|Posted on January 3, 2017 at 3:40 PM|
By Andy Coghlan
Antarctica may be hiding a large lake under its ice – second only to Lake Vostok in size – according to data presented at the European Geosciences Union meeting in Vienna this week.
Such subglacial lakes are of great interest because of the possibility that they could harbour unique life forms that may have existed in isolation, locked under ice for millions of years.
Although it doesn’t quite beat Lake Vostok‘s 240-kilometre by 60-kilometre size, the new lake is much closer to a research station. This would make it easier to approach and study in detail, says Martin Siegert of Imperial College London, a member of the team that located the putative lake.
The team’s claim comes from satellite imagery, in which they identified grooves on the ice surface similar to those present above known subglacial lakes and channels.
“We’ve seen these strange, linear channels on the surface, and are inferring these are above massive, 1000-kilometre-long channels, and there’s a relatively large subglacial lake there too,” said Siegert.
He says the lake is around 100 kilometres long by 10 kilometres wide and is ribbon-shaped.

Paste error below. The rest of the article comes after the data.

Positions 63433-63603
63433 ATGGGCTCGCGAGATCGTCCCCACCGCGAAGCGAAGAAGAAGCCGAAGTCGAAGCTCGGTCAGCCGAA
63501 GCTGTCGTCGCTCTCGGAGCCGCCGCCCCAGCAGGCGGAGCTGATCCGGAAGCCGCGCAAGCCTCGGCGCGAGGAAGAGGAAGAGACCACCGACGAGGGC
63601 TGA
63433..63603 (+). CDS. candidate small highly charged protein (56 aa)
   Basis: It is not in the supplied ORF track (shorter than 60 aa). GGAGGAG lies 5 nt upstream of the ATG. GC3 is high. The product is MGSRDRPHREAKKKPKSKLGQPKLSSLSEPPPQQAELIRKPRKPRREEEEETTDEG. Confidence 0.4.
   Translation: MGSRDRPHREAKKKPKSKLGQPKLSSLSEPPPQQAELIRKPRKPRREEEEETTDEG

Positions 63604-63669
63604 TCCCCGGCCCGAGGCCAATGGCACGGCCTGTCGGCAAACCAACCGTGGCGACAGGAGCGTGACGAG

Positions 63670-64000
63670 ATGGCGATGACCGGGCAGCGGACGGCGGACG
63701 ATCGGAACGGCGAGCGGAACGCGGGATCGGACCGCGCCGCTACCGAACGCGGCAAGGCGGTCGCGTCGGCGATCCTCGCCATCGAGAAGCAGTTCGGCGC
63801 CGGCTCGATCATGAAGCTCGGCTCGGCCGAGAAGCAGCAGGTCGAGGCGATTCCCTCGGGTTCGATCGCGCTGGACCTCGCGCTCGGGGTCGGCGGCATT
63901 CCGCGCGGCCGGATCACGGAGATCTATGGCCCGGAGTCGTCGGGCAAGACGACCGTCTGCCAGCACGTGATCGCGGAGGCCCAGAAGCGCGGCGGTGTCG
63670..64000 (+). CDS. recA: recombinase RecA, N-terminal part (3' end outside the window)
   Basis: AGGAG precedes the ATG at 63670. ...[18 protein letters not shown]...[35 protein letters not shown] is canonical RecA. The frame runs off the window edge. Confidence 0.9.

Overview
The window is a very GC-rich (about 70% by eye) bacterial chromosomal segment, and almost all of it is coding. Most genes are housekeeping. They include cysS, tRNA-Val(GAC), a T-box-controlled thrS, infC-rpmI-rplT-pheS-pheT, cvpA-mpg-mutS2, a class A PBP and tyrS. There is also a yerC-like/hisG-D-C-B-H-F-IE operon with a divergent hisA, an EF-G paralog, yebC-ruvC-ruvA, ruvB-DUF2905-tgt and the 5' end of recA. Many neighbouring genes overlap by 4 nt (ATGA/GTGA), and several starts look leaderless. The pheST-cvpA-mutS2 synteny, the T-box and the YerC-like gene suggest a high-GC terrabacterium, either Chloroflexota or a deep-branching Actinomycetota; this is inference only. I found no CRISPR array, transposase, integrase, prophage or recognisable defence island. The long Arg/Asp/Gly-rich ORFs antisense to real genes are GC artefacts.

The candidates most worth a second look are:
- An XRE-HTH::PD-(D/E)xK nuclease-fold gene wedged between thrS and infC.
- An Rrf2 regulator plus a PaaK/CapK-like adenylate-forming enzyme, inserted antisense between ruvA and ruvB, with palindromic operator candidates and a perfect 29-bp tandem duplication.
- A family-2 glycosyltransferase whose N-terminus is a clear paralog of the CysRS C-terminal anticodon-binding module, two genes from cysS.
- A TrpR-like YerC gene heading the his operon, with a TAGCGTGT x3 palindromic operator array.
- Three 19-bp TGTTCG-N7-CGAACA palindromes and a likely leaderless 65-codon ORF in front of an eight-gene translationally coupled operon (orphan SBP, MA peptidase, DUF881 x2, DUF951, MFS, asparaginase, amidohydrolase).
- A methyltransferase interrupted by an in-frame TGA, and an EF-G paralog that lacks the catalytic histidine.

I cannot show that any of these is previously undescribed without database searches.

The long channels and canyons that seem to extend from the lake appear to spread for more than 1000 kilometres towards the eastern coast of Antarctica on Princess Elizabeth Land, between Vestfold Hills and the West Ice Shelf.
Two channels in particular seem to turn upwards into the ice and may convey water out of the West Ice Shelf into the ocean.
“It’s the last un-researched part of Antarctica, so it’s very exciting news, but it’s still tentative pending full confirmation,” says Bryn Hubbard of the University of Aberystwyth, UK.
Siegert says that a team of collaborators from China and the US have recently flown over the region and gathered ice penetrating radar data that will likely confirm the existence of the features under the ice.
“We’re meeting in May to look at the data,” he said. “It will be a very good test of our hypothesis about the lake and channels.”
Pole of ignorance
If the existence of the lake and the channels is confirmed, as Siegert expects, he says it will be a major boost for Antarctic science and for research on subglacial lakes.
Just 100 kilometres from the nearest research base – a stone’s throw on Antarctic scales – the new lake is far more accessible than others such as Lake Vostok, which is very remote.
That, says Siegert, should make it far easier to conduct vital investigations into the biology of the lake, to find out if it supports species unlike any others on the planet.
“It’s really nice to see some new techniques for revealing the characteristics of the last ‘pole of ignorance’,” says Christine Dow, of the NASA Goddard Space Flight Center in the US. “The potential discovery of large canyons and lakes could have a big impact on our understanding of tectonic and hydrological evolution in this part of the ice sheet.”